Members of the House subcommittee of jurisdiction on Thursday will discuss separate proposals calling for the reallocation of 700 MHz D Block spectrum to public safety and billions of dollars in federal funds to pay for the deployment of a nationwide LTE network for first responders.

Rep. Greg Walden (R-Ore.), chairman of House communications subcommittee, has released draft legislation that calls for D Block reallocation and at least $5 billion in funding for the network buildout, according to Sean Kirkendall, a spokesman for the Public Safety Alliance. This proposal will be the subject of a markup hearing on Thursday morning.

“This bill fulfills tandem spectrum needs,” Walden said in a prepared statement. “It will help satisfy the public appetite for commercial broadband and free up additional spectrum for our nation’s first responders to build an interoperable public safety network. After months of discussion, the [draft legislation] strikes a fine balance by reallocating the D Block from commercial to public safety use and providing up to $6.5 billion to help build the interoperable broadband network.”

Many Beltway sources expressed surprise at Walden’s draft-legislation language, as he previously had been outspoken in his belief that the D Block should be auctioned to commercial operators. However, unlike most other D Block proposals, the Walden draft legislation calls for public safety to relinquish its 700 MHz narrowband spectrum five years after mission-critical broadband voice is deemed to be a viable option, Kirkendall said.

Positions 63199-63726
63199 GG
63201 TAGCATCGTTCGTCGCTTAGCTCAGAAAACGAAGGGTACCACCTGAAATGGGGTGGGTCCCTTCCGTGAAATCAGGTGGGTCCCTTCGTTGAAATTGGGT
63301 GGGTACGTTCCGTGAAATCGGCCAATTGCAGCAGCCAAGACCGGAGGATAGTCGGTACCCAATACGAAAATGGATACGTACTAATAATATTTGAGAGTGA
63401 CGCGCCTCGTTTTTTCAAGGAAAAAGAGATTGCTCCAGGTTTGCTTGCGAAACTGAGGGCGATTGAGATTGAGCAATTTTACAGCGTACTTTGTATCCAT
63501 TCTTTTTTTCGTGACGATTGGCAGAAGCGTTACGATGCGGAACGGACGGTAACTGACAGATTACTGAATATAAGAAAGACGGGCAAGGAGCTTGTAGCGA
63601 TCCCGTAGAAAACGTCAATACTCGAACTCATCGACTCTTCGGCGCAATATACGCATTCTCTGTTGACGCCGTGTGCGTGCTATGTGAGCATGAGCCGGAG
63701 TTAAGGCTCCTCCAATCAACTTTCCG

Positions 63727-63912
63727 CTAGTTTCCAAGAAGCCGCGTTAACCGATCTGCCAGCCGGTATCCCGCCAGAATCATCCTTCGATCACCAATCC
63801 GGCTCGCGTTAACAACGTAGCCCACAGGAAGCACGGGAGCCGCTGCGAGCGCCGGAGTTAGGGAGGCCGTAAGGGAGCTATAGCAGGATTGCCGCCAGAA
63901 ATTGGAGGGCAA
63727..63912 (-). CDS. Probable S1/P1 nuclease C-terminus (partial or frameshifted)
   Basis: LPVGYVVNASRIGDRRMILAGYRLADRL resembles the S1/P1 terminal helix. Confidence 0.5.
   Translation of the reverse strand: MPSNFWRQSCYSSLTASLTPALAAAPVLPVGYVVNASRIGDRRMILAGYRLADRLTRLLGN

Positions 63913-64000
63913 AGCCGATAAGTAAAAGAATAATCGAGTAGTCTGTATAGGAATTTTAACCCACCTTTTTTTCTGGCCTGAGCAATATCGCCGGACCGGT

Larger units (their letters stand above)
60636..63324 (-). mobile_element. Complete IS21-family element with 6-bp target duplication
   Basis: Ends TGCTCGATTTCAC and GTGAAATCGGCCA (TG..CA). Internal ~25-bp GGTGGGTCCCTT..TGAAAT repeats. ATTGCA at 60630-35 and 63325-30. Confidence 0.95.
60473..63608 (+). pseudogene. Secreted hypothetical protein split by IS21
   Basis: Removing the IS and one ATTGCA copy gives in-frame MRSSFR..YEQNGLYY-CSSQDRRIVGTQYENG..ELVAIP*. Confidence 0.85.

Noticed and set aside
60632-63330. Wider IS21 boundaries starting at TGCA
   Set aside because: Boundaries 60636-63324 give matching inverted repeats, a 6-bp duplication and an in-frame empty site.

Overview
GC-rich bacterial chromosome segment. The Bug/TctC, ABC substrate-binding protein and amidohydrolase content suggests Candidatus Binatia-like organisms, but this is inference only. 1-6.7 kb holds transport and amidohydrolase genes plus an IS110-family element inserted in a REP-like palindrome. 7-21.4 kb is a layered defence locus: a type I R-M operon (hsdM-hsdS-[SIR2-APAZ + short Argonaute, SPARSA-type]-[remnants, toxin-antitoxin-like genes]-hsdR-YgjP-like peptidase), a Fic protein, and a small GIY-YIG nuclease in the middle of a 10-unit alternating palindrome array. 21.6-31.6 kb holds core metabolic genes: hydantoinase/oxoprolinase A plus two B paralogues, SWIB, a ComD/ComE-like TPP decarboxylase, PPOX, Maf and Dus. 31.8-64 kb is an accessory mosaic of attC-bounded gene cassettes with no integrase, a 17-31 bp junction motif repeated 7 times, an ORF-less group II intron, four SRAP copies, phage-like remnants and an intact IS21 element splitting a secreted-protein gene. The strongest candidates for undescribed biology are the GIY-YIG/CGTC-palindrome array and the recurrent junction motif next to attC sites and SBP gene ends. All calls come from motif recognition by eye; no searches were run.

Despite such concerns, the scheduled markup means the D Block issue will be debated by the key subcommittee for the purpose of taking action. Even if public safety has issues with some of the language in the Walden draft legislation, getting to this stage is encouraging, according to Richard Mirgon, former president of the Association of Public-Safety Communications Officials (APCO).

“We’re glad they’re finally taking up the committee to discuss it, and we’re moving the ball forward,” Mirgon said. “Overall, it is clearly a positive thing.”

In addition to Walden releasing draft legislation, leading Democrats — Rep. Henry Waxman (D-Calif.), ranking member of the House Commerce Committee, and Rep. Anna Eshoo (D-Calif.), ranking member of the House Subcommittee of Communications and Technology — also have introduced legislation that includes D Block reallocation and funding but does not call for the 700 MHz narrowband giveback, Kirkendall said.

“We strongly support the efforts of Congressman Waxman and Congresswoman Eshoo to move legislation forward in the committee of jurisdiction,” PSA spokesman Chris Moore, chief of police in San Jose, Calif., said in a prepared statement. “On behalf of the more than 2 million first responders nationwide, the Public Safety Alliance thanks both of them for their leadership on this critical issue.”

With D Block reallocation and funding supported by the White House, the Senate Commerce Committee, the Senate Homeland Security Committee and the House Homeland Security Committee, getting such a proposal through the House Commerce Committee has been viewed by many Beltway sources as the key hurdle to making the 700 MHz nationwide network a reality. If Walden’s subcommittee approves legislation on Thursday, it would be sent to the House Commerce Committee.